“Starting so young, I was able to have a very full career as a surgeon for 23 years. At 51 I had achieved many career and financial goals and I started to ask “What’s next?”, he added. “I started to explore how I could leave a bigger footprint and help people on a larger scale.”

The first step to amplifying his drive to go good came after some prodding by his son Joshua, who was about to enter Johns Hopkins University’s four-year MBA program. He said, “why don’t we do this together?”

And soon the father and son duo were both in the MBA program together. 

“It was a great experience to spend this time with Joshua,” shared Dr. H, jokingly adding with a laugh, “I always enjoyed the tests when I earned better marks than him.”

Dr. H and his son earned their MBAs—Joshua moved into healthcare finance and Dr. H went on to invest in several businesses, one of which improved the lives of people suffering from Alzheimer’s disease and dementia. These experiences taught Dr. H the ins and outs of starting and scaling successful companies.

Dr. H knew his entrepreneurial experience could be helpful to other physicians seeking to better understand business opportunities at their own practices or within the healthcare industry. He founded the Society of Physician Entrepreneurs, or SOPE, with another doctor about 10 years ago; the organization has been a resounding success and has approximately 30,000 LinkedIn followers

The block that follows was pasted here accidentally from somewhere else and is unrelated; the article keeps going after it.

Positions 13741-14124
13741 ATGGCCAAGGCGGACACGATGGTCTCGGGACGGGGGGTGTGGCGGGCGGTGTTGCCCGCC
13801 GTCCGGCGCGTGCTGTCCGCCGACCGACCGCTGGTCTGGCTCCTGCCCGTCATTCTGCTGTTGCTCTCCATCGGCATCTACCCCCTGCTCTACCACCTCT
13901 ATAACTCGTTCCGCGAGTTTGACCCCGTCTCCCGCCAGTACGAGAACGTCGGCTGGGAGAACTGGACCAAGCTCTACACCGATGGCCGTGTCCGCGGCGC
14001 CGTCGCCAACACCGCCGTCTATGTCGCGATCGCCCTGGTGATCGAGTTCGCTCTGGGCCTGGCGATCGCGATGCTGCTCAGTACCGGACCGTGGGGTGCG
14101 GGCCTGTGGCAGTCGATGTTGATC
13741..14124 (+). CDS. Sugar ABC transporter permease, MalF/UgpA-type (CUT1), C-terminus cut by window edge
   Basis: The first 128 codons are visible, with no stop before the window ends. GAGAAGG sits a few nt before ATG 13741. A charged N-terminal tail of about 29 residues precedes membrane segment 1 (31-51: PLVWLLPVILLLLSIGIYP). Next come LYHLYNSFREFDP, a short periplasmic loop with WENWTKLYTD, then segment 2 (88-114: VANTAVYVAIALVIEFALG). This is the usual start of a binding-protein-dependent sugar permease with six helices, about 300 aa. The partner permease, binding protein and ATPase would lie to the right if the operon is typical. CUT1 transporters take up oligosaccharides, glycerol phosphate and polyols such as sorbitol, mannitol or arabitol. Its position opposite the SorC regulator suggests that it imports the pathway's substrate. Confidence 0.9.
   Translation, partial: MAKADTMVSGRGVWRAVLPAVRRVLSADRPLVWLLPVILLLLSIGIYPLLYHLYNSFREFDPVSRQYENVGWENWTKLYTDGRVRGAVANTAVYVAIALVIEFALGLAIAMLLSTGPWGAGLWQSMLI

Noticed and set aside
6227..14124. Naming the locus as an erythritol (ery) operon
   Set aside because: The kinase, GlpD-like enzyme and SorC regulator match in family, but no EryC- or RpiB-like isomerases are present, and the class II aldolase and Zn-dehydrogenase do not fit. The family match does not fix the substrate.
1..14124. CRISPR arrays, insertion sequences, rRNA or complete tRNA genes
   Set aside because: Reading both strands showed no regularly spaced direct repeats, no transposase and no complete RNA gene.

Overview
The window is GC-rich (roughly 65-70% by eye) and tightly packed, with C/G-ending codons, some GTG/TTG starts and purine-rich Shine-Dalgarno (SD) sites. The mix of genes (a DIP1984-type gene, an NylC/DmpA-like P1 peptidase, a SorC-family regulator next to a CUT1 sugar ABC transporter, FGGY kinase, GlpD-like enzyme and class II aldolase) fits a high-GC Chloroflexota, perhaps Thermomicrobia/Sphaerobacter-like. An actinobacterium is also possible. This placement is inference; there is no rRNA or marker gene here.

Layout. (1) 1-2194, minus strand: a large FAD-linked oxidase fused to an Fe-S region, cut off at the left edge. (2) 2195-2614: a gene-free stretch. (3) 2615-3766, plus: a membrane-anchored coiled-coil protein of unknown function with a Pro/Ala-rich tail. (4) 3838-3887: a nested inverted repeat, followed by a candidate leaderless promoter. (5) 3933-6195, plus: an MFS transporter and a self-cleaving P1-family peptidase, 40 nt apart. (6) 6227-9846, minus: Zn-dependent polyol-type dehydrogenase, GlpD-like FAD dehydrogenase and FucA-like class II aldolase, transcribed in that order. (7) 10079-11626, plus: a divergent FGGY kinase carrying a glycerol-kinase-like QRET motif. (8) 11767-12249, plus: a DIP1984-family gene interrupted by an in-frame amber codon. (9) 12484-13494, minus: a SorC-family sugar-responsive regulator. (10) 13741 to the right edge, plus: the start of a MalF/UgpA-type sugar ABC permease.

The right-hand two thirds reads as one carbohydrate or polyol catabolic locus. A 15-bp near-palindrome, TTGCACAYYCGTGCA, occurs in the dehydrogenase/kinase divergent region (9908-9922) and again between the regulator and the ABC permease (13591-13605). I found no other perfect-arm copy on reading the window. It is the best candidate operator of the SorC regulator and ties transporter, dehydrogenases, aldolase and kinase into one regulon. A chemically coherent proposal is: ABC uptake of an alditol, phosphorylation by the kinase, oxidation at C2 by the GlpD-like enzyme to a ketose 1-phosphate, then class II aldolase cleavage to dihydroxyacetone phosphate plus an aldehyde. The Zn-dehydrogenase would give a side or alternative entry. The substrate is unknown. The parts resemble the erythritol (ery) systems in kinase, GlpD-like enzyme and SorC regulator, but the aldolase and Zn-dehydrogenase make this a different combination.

It was through a SOPE connection that Dr. H found himself at a pitch event along with Sampey, who presented on the potential of biosimilars. Dr. H was intrigued and started asking Darryl many questions. Thus, “Doogie” met Darryl and the rest is BioFactura history.

“I had never heard of biosimilars because as an otolaryngologist we never used them at the time. After talking to Darryl, I thought that if we could make more expensive drugs more accessible and more affordable with biosimilars, we could improve so many lives and bend the cost curve downwards. Darryl had me hooked and he reeled me in,” stated Dr. H.